The Great Wall Director Zhang Yimou Tackles Whitewashing Controversy

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The Great Wall Director Zhang Yimou Tackles Whitewashing Controversy

History teaches us that the Great Wall of China was constructed to safeguard the empires from the rampaging nomadic groups that hailed from the Eurasian Steppe. But in Legendary and Universal’s fantasy blockbuster The Great Wall, director Zhang Yimou is poised to upend that common knowledge with an alternate history that features massive armies, monsters, and Matt Damon.

Indeed, it’s the casting of Damon – along with Hollywood cohorts Pedro Pascal and Willem Dafoe – that sparked cries of whitewashing soon after the arrival of last week’s reveal trailer, and in a statement to Entertainment Weekly, Yimou tackled those claims head on.

In many ways The Great Wall is the opposite of what is being suggested. For the first time, a film deeply rooted in Chinese culture, with one of the largest Chinese casts ever assembled, is being made at tent pole scale for a world audience. I believe that is a trend that should be embraced by our industry. Our film is not about the construction of the Great Wall. Matt Damon is not playing a role that was originally conceived for a Chinese actor. The arrival of his character in our story is an important plot point. There are five major heroes in our story and he is one of them — the other four are all Chinese. The collective struggle and sacrifice of these heroes are the emotional heart of our film. As the director of over 20 Chinese language films and the Beijing Olympics, I have not and will not cast a film in a way that was untrue to my artistic vision. I hope when everyone sees the film and is armed with the facts they will agree.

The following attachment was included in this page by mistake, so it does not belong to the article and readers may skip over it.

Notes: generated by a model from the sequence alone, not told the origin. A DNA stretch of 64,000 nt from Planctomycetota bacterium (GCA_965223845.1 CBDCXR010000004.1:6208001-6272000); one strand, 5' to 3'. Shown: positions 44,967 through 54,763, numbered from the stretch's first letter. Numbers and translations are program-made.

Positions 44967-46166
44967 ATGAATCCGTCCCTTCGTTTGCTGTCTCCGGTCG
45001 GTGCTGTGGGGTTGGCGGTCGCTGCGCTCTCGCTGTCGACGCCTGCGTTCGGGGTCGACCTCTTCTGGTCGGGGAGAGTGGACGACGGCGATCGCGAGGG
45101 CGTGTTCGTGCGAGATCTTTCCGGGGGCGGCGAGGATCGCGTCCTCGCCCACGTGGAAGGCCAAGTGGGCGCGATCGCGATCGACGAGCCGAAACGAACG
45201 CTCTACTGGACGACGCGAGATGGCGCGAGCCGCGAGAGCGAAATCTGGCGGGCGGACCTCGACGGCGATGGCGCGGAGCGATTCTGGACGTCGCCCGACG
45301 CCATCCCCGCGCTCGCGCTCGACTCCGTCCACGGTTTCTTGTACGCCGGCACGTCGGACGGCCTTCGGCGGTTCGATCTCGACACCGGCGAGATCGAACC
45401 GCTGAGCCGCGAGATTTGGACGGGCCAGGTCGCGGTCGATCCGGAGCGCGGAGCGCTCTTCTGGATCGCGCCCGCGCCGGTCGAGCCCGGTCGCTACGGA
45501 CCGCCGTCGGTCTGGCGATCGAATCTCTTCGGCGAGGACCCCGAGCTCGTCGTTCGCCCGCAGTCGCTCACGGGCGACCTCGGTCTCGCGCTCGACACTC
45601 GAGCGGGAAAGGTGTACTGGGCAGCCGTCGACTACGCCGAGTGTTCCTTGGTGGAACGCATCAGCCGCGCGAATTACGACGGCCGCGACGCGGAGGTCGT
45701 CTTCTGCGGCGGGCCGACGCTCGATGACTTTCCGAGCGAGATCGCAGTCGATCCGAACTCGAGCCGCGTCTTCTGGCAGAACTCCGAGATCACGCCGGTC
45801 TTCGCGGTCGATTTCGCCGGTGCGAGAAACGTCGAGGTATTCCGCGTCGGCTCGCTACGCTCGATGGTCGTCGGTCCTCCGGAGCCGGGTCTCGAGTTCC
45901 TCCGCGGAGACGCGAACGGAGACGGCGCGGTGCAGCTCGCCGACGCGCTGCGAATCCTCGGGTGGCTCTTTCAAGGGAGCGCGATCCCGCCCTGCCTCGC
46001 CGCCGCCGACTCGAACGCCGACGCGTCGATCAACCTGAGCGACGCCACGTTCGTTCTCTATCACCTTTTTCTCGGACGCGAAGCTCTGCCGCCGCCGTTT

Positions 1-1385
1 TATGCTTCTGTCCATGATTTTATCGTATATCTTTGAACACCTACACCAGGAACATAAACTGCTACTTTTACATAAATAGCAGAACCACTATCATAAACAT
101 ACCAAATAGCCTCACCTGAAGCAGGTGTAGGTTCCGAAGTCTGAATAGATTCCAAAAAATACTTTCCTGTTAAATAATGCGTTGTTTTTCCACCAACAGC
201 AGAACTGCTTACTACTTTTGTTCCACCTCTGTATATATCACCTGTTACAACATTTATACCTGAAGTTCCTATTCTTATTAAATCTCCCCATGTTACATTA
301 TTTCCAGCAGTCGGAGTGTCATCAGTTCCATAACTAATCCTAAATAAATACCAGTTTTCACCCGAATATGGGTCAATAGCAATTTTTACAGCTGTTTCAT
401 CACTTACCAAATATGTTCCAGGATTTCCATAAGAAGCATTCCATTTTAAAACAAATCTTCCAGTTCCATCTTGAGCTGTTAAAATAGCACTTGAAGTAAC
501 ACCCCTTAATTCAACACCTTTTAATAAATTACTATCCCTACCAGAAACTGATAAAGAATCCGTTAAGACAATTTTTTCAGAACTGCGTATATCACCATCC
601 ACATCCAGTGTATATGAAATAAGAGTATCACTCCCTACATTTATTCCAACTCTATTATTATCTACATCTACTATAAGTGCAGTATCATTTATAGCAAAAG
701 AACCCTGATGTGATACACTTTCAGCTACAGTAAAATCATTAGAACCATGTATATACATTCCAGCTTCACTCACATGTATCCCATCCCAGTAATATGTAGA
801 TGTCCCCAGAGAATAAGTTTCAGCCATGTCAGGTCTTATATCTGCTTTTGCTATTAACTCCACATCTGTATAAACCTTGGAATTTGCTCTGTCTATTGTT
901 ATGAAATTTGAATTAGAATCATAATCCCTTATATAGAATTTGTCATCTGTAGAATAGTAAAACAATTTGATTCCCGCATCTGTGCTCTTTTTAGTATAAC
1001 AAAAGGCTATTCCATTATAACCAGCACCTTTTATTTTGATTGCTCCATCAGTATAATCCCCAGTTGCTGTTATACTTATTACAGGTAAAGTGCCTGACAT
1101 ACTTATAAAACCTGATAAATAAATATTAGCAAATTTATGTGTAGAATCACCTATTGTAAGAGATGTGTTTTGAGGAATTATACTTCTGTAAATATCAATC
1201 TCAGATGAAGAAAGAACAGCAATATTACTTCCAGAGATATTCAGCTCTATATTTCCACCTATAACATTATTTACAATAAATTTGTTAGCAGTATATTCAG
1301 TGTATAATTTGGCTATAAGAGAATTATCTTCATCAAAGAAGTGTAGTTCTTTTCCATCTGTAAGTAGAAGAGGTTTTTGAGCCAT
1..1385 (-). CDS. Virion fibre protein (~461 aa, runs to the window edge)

By the sounds of it, Matt Damon’s character isn’t considered to be the de facto lead; instead, that explosive sizzle reel was edited in such a way to portray the Jason Bourne star as the movie’s focal point. It likely comes down to Hollywood suits nipping and tucking tentpole movies to be as palatable as possible – a tradition as old and seemingly unyielding as The Great Wall itself.

Set in 15th-century China, Damon, Pascal and Willem Dafoe are said to play three soldiers out on the hunt for gunpowder when the encounter the sky-scrapping fortification. It’s being built with haste and, as they soon learn, isn’t simply designed to keep out the Mongols. Big-name Chinese actors such as Andy Lau, Luhan and Jing Tian also star.

Held up as the most expensive film in the history of Chinese cinema, The Great Wall roars into theaters on February 17, 2017.

Source: EW